- Consumer demand for locally sourced foods is growing, although transporting them to markets involves a number of challenges including logistics, supply consistency, and food safety.
- A food hub, which brings together local food producers and food suppliers, makes it possible to overcome these obstacles and deliver local produce to the customers who want it.
- A new national report, Solving Local, presents five case studies that demonstrate how food hubs work in getting produce from small farms and other food businesses into high-volume supply chains.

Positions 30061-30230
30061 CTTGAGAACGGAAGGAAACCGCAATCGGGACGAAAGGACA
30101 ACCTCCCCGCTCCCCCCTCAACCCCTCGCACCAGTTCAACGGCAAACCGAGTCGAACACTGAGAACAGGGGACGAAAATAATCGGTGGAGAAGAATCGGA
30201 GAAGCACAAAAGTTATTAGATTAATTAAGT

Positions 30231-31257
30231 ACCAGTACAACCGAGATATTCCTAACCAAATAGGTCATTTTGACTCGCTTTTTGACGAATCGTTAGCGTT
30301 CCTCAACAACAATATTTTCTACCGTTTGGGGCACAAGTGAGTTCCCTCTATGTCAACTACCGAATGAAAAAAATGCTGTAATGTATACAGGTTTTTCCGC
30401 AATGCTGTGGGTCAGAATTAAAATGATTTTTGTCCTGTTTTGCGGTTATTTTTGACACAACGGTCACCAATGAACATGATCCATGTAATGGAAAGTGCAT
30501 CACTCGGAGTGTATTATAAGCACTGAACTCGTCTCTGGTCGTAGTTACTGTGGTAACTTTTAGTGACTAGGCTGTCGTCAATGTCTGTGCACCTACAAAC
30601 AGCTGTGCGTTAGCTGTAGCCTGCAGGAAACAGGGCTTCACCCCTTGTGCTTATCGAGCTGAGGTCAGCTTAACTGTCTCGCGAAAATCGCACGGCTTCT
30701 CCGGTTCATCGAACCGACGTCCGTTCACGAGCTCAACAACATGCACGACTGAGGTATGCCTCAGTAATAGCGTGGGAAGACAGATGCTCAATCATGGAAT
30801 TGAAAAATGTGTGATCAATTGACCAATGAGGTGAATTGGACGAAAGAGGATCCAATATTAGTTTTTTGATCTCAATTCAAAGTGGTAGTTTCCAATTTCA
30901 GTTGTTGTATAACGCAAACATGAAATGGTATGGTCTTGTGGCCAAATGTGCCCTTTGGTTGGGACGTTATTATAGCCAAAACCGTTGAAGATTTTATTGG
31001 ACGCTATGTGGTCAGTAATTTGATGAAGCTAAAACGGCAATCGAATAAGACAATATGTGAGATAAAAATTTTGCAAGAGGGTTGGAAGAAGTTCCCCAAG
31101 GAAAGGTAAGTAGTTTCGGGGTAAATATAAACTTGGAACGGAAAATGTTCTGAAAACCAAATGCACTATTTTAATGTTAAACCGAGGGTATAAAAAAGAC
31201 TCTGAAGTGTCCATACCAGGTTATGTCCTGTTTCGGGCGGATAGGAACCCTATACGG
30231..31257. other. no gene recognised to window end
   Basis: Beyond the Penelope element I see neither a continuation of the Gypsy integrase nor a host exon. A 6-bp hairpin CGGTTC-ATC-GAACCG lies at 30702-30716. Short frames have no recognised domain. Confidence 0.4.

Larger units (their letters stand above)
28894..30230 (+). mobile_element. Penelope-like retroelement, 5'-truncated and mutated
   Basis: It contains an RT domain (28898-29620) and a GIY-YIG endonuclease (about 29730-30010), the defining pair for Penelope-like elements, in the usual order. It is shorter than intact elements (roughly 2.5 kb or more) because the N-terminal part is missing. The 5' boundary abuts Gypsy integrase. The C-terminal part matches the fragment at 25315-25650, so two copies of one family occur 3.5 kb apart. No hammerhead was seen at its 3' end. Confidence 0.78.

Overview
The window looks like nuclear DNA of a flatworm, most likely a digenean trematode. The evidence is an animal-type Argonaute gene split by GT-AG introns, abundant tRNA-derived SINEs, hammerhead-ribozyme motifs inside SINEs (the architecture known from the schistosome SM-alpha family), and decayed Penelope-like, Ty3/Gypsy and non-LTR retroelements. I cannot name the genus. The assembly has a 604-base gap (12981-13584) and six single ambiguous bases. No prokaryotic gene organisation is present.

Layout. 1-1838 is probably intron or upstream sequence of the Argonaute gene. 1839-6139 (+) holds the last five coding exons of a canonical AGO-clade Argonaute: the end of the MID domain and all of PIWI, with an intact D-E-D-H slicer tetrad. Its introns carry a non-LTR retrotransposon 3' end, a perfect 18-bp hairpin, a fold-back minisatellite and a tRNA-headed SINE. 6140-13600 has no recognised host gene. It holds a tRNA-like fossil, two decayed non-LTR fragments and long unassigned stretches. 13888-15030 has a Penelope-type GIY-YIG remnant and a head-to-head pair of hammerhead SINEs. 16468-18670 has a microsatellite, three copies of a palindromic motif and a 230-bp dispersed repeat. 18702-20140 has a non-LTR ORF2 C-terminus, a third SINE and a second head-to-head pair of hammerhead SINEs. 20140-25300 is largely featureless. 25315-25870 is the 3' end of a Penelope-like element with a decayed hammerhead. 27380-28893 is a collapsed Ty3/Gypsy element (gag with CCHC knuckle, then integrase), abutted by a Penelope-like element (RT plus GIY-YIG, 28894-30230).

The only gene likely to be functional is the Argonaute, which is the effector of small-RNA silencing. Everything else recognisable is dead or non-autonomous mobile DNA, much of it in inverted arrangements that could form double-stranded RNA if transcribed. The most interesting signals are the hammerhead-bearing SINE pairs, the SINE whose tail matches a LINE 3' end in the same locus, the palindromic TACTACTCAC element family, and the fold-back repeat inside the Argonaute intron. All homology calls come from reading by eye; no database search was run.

As we saw here, the local trend has been around for a while. What the Solving Local report offers is concrete examples of how businesses made it work for them. For example, Common Market, a food hub in Philadelphia, sold to more than 200 local customers, including schools and other organizations, and realized $1.7 million in sales. It stocks more than 700 sustainably produced SKUs, including fruits, vegetables, dairy, meats, grains, and various value-added products and works with more than 75 farmers in the Mid-Atlantic region. Sales have risen 60% since 2011, and the food hub is planning on expanding into New York City and Baltimore markets.